Josh Harding's phone was blowing up Thursday. He could hardly take a breath one day after revealing that he plans to continue his NHL career despite recently being diagnosed with multiple sclerosis.
But the Wild goaltender made sure to reach out via text to Jordan Sigalet, the goaltending coach of the American Hockey League's Abbotsford Heat. The two plan to talk Friday.
Sigalet is 31, has had MS since 2004, played with it for five years -- three professionally -- and has no doubt Harding can do the same.
"My retirement had nothing to do with my MS," said Sigalet, who played three years for the Providence Bruins, "a whole 43 seconds" for the Boston Bruins and was a Hobey Baker finalist at Bowling Green the year after being diagnosed with MS. "I could have kept playing but decided to move on and get into the coaching side of things."
In Sigalet's junior year at Bowling Green, he had just finished playing weekend games against Northern Michigan.
"I woke up Sunday morning with numbness in my right foot," Sigalet said. "I didn't think anything of it. I thought I slept on it funny, but the pins and needles didn't go away all day. I woke up Monday, I had numbness from my chest down."
Sigalet called the team doctor, who found lesions on his brain and spine.
"You're in denial right away," he said. "You think it must be a misdiagnosis because you're 23. ... I didn't tell anyone for six months, so I can relate to why Josh waited [several weeks] to tell people. You're scared. You don't know what Minnesota will think. I thought if Boston found out, they'd drop me and sweep me under the rug. But going public was the best thing I ever did. The support was unreal."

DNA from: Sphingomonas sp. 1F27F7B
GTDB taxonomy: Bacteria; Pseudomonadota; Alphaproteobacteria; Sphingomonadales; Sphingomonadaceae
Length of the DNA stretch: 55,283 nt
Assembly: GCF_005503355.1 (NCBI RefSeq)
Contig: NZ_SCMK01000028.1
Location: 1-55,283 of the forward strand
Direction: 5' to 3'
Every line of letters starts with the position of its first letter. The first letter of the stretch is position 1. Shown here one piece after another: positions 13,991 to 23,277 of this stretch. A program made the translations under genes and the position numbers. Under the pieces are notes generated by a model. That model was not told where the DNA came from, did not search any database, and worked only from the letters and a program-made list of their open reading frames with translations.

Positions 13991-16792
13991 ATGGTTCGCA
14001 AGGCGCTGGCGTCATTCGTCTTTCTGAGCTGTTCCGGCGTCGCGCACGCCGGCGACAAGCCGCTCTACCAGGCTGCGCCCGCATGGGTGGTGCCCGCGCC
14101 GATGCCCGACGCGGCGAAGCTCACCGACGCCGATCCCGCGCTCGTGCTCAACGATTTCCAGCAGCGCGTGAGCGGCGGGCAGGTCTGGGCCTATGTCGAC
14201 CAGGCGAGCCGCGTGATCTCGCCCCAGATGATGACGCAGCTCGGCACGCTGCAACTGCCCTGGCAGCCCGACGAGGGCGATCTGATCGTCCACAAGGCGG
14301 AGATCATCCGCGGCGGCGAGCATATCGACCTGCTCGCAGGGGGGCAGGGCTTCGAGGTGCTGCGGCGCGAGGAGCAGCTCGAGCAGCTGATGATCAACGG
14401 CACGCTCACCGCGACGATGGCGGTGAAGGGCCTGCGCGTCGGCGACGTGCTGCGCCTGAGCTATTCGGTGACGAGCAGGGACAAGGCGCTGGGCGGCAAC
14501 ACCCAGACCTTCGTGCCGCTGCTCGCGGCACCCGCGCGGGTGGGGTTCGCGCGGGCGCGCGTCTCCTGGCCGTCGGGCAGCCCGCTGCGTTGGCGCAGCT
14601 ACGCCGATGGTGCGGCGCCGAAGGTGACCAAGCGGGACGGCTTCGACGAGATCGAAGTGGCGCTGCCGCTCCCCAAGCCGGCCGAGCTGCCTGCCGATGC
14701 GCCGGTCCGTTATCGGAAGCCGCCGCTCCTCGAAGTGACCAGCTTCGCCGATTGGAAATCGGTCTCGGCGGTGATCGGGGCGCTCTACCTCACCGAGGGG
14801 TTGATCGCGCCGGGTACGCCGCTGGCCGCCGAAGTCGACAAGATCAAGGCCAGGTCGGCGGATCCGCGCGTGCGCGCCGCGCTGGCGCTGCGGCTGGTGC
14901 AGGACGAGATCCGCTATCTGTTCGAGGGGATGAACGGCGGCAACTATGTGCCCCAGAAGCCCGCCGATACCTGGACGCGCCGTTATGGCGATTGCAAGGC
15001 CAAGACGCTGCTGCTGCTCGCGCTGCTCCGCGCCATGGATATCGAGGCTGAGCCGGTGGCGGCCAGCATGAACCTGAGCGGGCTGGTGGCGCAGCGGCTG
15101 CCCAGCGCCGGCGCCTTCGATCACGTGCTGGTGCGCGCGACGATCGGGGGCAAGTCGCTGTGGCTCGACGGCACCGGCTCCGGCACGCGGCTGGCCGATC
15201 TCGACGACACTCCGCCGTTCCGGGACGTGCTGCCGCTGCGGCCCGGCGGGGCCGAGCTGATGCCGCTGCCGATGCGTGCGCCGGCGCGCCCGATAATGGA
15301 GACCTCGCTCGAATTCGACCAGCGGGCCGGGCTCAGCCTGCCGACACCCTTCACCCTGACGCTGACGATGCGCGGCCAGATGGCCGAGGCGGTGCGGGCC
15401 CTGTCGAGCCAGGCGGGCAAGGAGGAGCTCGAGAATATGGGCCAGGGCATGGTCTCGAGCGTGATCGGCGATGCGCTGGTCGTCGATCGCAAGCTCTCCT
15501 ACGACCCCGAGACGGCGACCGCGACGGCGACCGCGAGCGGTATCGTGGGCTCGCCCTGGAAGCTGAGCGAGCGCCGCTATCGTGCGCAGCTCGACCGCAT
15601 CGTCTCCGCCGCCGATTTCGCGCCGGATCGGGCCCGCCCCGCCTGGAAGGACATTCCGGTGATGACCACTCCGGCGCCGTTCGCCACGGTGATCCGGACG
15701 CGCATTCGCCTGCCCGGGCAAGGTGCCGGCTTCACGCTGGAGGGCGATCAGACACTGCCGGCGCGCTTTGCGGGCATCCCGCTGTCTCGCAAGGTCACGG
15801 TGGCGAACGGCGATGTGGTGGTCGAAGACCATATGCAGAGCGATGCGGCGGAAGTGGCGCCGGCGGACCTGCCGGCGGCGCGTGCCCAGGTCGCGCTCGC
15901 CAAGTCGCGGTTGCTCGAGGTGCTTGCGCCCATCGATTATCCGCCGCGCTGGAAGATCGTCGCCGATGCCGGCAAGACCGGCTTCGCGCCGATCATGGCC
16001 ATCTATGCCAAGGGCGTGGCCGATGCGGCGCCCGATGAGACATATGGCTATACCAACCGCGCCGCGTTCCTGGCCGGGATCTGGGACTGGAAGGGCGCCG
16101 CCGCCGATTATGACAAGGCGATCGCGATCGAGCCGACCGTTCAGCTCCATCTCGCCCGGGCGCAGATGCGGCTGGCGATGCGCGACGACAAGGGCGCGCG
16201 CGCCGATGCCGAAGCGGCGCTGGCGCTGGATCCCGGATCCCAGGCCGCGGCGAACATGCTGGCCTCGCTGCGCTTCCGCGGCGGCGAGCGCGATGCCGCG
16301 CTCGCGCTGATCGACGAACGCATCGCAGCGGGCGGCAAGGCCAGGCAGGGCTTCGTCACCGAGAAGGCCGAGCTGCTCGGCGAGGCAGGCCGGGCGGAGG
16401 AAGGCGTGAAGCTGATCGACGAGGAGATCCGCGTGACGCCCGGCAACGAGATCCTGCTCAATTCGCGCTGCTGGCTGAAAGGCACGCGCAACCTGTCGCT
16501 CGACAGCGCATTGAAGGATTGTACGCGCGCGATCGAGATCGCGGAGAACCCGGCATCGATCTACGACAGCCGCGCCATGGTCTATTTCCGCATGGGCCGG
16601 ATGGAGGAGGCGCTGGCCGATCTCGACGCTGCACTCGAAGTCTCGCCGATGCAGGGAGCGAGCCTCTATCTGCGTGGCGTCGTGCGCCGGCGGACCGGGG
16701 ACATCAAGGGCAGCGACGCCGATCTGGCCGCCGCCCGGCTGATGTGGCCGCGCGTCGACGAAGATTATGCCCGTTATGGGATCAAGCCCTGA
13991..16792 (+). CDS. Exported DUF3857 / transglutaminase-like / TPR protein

Some people, though, told Sigalet there was no way he could play with MS, but he returned for his senior season and went 16-12-3 for the Falcons with a 2.89 goals-against average.
He signed three one-year deals with the Bruins in case his health deteriorated. He played 81 games for Providence and backed up 10 games for Boston. And on Jan. 7, 2006, Sigalet played his only NHL game after Andrew Raycroft sprained an ankle late in a 6-3 victory over Tampa Bay.
"I was cold as can be, my heart racing," Sigalet said. "I didn't see a shot, but I was out there in an NHL game after being told years earlier I wouldn't play hockey again. To me, it's the coolest thing in the world.
"Looking back now, if I just packed it in, I would have had a lot of regrets. If I tried and failed, at least I could have lived with that."
Harding vows to not just overcome MS, but to succeed with it. Sigalet says it can be done.
"The disease is different with everybody," he said. "You don't really know what tomorrow [or] a week holds. It sounds cliché to live one day at a time, but that's what you have to do with this disease. You don't know what course it's going to take until you've had it for three, four, five years.
"But there are so many great treatments, and it sounds like Josh has a great support system and a great attitude."
Asked what he planned to tell Harding, Sigalet said, "There are so many different diseases out there, and this is one you can definitely manage. You can live a normal life. You can't give up on your dreams. People are going to tell you what you can and can't do, but only you know yourself. You can do this."